I often wonder what people envision the life of a dog trainer to be like. For example, do they imagine me buried in a pile of adorable puppies every day, or outside enjoying perfect walks with perfectly trained dogs on perfectly perfect summer days? Or, do they think I must be insane to choose to deal with dogs who bark incessantly, or dogs who growl and bite, and people who have no idea what what they are doing?
The truth is, being a dog trainer is much like any other job; there are good days and there are bad days. Some days are spent beaming with pride when a rescue dog finally bonds with his new pet parent. Other days I just get peed on, literally. But at the end of the day, no job is as fulfilling as the job that lets you use your talents to help other people.
For me, dog training isn’t really a job, it’s more like… a calling. Okay, okay, stay with me now; I know how cheesy that sounds. It’s not as though one day a spontaneous beam of light shone down on me and a deep booming voice from above said, “Michelle, you must now quit your day job and teach people how to train dogs! Do this now or you’ll be sorry!” As cool as that would have been… professional dog training is more like something that I had been working toward since I was child. It just took a bit of maturity and life experience for me to realize my potential.
And while I believe that, with the right assistance and the right attitude, anyone can train their dog, I also believe that not just anyone can be a dog trainer. For the most part, dogs learn the same way as one another and positive reinforcement methods are now, thankfully, scientifically proven to be more effective than traditional dominance methods. What differentiates an excellent dog trainer is his or her ability to convey a variety of positive reinforcement methods in a way that pet parents, who all learn quite differently from one another, can not only comprehend, but can also take home and reteach to their family members.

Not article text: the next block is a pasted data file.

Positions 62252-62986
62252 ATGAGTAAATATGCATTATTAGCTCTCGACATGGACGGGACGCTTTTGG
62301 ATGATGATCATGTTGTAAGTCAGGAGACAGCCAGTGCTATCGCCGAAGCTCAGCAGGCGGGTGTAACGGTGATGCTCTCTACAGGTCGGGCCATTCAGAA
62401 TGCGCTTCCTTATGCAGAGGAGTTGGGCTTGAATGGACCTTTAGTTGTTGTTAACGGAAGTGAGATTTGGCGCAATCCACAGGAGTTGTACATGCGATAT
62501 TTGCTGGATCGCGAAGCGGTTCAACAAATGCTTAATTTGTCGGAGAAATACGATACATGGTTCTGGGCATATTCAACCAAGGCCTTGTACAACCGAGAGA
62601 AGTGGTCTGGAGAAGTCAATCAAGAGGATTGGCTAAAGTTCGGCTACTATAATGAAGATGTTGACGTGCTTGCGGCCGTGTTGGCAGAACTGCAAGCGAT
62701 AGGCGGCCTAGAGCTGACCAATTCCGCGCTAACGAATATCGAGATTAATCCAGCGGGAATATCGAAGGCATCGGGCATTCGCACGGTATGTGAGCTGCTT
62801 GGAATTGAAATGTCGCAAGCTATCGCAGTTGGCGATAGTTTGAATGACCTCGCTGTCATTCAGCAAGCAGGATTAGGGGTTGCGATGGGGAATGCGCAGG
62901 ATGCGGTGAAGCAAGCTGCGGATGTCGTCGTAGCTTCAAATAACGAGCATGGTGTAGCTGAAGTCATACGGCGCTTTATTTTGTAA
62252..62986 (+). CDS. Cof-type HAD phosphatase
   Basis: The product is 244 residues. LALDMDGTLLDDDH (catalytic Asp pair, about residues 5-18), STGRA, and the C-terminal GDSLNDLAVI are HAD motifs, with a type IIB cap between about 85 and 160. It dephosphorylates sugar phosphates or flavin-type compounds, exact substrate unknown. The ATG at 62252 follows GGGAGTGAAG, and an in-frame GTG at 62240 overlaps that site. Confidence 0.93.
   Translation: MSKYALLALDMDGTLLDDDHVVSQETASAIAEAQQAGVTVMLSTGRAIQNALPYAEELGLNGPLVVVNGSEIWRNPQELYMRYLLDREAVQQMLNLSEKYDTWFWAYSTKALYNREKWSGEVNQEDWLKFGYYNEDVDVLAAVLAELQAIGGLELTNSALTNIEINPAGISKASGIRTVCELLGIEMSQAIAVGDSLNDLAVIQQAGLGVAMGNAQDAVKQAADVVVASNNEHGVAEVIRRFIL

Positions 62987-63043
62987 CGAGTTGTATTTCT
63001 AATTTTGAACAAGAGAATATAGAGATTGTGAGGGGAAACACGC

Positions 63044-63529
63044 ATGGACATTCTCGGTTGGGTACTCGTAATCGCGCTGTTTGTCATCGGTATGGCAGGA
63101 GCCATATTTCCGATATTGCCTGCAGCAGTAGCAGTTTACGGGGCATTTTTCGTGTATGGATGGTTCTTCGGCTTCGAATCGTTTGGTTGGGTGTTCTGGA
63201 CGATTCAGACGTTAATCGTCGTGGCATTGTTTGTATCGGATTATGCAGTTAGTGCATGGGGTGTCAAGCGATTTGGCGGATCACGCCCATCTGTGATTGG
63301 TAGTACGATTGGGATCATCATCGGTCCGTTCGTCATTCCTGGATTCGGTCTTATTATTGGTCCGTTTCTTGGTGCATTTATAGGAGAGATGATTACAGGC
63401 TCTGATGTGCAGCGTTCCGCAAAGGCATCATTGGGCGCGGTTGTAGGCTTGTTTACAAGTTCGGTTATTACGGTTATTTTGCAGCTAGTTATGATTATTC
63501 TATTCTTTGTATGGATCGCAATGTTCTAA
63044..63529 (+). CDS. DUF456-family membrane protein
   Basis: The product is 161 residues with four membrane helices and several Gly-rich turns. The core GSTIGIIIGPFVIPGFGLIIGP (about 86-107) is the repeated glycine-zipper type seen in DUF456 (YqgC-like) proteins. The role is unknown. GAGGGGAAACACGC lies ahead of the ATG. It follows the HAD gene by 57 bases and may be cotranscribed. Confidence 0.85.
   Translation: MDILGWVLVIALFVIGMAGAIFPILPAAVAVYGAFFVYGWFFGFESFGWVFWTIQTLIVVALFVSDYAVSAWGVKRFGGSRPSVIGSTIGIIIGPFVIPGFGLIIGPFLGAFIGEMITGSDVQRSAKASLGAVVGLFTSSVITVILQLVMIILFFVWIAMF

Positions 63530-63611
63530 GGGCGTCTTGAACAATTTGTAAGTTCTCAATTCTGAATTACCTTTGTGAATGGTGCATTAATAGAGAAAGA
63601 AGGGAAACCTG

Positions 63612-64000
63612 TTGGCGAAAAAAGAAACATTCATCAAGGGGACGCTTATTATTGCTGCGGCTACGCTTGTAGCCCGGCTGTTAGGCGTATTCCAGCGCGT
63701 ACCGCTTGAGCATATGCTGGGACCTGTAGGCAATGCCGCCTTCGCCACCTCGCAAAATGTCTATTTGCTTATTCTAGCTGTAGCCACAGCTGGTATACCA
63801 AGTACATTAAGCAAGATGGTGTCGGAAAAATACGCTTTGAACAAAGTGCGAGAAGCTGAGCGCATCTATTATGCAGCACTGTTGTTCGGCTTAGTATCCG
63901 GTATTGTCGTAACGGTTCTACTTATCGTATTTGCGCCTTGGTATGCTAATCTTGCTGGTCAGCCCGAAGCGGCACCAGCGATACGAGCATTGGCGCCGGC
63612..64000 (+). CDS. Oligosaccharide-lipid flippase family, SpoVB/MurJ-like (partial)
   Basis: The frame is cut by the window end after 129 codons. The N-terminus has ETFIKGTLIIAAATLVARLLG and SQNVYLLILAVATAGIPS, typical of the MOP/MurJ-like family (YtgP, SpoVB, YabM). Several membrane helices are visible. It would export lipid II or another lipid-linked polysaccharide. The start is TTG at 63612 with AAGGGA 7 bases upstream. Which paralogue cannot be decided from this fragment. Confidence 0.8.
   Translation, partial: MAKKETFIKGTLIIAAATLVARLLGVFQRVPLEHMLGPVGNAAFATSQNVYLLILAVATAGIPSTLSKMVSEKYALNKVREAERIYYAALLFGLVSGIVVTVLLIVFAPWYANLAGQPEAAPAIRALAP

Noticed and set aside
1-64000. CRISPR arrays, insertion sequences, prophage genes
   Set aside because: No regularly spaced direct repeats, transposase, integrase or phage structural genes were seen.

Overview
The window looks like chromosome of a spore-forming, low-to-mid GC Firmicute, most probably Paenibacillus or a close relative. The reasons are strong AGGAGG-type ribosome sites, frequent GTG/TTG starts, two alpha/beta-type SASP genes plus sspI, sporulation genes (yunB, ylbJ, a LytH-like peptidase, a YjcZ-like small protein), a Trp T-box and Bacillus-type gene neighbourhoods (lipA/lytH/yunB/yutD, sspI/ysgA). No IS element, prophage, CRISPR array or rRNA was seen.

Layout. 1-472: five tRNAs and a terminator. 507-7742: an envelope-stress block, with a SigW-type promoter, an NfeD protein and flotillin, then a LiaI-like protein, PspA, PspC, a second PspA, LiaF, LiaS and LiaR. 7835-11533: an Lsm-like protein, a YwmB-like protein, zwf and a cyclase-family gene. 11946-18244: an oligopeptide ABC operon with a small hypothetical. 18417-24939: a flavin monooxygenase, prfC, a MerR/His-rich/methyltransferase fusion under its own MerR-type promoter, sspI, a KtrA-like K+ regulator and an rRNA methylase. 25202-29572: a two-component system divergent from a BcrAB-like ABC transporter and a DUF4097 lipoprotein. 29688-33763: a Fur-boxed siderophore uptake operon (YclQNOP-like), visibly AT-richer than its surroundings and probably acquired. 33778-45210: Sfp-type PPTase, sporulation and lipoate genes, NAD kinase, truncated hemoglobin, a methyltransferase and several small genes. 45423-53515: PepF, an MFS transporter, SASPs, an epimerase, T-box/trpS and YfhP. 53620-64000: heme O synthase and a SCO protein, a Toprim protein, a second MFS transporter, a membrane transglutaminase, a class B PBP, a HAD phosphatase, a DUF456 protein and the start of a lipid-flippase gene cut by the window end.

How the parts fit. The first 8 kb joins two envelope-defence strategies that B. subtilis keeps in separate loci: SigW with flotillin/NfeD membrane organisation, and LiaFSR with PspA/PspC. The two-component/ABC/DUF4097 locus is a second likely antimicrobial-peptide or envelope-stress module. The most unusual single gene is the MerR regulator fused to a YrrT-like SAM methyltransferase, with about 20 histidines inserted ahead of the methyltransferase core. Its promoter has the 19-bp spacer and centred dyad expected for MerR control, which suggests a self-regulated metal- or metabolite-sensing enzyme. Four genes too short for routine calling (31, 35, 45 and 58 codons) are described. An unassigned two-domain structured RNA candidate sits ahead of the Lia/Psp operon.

To be a good dog trainer is to be patient and tolerant, yet firm and direct. Dog trainers must be confident in their training abilities and able to communicate their knowledge in a meaningful way. An exceptional dog trainer will have the ability to be tender and gentle with fearful dogs and strong-willed with more boisterous dogs, and often must be able to wear both hats in one class. We are coaches, advocates, teachers and friends. We’re frequently asked about things way out of our league (like the time a client asked me if his dog had hypertension because she was a little sleepier than usual). Remember this: trainers are not veterinarians and veterinarians are not trainers. But a great trainer will remember to be patient with any question a client asks because after all, our clients have entrusted us with the vastly important education of the carnivorous canines they’ve invited to live in their homes and sleep in their beds (not to mention the tiny little fact that they pay for our bills!).
So I leave you with this as a closing thought: when choosing a dog trainer, don’t just pick the least or even the most expensive trainer you can find on Google. Shop around. Meet her. Schedule free evaluations so you can gauge your dog’s reaction to him. Dog training does not often fall into the category of “you get what you pay for.” Some of the best trainers are working in the corner of a pet store for minimum wage and some of the worst trainers are vastly overcharging. Do your homework before classes begin and let your dog help you choose the right trainer for you and your family. You won’t regret it!